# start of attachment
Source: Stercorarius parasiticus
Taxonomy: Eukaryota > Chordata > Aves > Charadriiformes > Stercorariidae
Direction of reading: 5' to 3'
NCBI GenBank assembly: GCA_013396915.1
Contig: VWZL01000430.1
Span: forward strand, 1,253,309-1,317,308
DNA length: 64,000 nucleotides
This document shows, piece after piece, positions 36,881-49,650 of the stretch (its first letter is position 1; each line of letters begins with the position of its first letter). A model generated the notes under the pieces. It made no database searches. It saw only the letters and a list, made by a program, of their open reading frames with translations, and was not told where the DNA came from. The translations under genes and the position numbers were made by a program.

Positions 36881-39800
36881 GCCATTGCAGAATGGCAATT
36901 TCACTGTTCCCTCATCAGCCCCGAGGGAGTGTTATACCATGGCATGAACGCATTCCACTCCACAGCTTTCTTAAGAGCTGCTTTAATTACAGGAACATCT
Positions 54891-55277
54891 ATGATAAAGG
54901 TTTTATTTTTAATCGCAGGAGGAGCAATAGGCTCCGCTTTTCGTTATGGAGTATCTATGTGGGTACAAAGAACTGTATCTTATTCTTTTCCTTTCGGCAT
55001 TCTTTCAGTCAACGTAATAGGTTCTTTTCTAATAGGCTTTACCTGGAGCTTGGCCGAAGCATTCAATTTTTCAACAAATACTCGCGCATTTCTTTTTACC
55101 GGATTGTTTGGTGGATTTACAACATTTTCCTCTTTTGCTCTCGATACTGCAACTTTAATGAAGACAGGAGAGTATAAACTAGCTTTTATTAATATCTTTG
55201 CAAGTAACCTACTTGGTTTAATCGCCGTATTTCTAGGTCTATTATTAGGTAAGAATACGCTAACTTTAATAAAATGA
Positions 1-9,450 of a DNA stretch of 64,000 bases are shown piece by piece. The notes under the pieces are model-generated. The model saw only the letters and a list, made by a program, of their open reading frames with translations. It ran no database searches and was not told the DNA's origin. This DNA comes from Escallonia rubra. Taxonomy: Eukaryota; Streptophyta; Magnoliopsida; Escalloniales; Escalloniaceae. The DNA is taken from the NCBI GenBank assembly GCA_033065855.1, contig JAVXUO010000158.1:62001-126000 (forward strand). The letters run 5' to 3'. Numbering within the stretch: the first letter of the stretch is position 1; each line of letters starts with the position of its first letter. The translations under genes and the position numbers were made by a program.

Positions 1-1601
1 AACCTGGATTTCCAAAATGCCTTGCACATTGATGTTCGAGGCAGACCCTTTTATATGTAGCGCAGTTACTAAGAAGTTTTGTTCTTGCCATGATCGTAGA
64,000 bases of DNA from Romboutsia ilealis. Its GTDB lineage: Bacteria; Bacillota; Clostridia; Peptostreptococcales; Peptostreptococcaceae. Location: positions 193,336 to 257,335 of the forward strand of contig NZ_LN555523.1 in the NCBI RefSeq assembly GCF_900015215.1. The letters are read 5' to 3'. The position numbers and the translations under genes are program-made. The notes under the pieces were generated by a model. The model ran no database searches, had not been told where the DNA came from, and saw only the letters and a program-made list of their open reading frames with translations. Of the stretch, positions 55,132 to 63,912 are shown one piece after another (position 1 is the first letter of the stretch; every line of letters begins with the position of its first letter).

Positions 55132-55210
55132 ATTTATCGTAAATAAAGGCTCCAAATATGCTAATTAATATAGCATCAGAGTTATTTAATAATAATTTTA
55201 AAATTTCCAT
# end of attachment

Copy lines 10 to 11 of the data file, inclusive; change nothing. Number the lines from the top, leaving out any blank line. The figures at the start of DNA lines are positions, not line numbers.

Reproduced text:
36881 GCCATTGCAGAATGGCAATT
36901 TCACTGTTCCCTCATCAGCCCCGAGGGAGTGTTATACCATGGCATGAACGCATTCCACTCCACAGCTTTCTTAAGAGCTGCTTTAATTACAGGAACATCT